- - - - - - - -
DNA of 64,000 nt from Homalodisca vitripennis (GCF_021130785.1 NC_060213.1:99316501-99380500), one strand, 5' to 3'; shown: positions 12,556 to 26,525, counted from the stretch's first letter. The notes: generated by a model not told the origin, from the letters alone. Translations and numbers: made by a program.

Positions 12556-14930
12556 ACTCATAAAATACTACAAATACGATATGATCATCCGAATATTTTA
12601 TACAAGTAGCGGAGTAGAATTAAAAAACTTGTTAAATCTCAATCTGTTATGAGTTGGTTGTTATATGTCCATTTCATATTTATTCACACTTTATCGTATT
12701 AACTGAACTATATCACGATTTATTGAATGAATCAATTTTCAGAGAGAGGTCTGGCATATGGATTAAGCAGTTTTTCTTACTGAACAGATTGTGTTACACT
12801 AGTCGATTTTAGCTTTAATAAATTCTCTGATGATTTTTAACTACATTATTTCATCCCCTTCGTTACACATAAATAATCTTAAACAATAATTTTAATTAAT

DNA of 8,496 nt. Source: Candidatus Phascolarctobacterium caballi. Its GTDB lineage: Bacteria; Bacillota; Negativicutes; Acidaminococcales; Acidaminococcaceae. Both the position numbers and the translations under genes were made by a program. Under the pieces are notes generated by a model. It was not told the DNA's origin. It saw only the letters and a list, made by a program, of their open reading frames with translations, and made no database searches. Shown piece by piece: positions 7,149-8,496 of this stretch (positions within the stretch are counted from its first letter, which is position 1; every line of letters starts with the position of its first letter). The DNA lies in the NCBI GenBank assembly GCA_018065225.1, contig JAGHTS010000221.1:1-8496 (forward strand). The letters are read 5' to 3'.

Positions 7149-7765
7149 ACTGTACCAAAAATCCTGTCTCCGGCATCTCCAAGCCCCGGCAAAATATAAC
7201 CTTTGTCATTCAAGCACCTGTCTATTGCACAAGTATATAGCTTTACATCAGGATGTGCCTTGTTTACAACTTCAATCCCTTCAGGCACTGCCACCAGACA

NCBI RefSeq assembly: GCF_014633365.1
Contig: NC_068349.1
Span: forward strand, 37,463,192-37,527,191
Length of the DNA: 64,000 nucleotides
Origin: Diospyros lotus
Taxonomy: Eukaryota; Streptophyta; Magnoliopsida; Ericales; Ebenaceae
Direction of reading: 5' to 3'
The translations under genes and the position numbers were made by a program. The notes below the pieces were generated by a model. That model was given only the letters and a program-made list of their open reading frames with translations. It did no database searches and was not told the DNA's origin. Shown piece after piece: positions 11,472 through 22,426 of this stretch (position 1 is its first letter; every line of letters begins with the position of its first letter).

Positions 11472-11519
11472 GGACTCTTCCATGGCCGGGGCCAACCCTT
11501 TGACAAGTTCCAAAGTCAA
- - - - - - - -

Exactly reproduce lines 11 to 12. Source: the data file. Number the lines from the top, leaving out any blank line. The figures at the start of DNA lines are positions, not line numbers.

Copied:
NCBI RefSeq assembly: GCF_014633365.1
Contig: NC_068349.1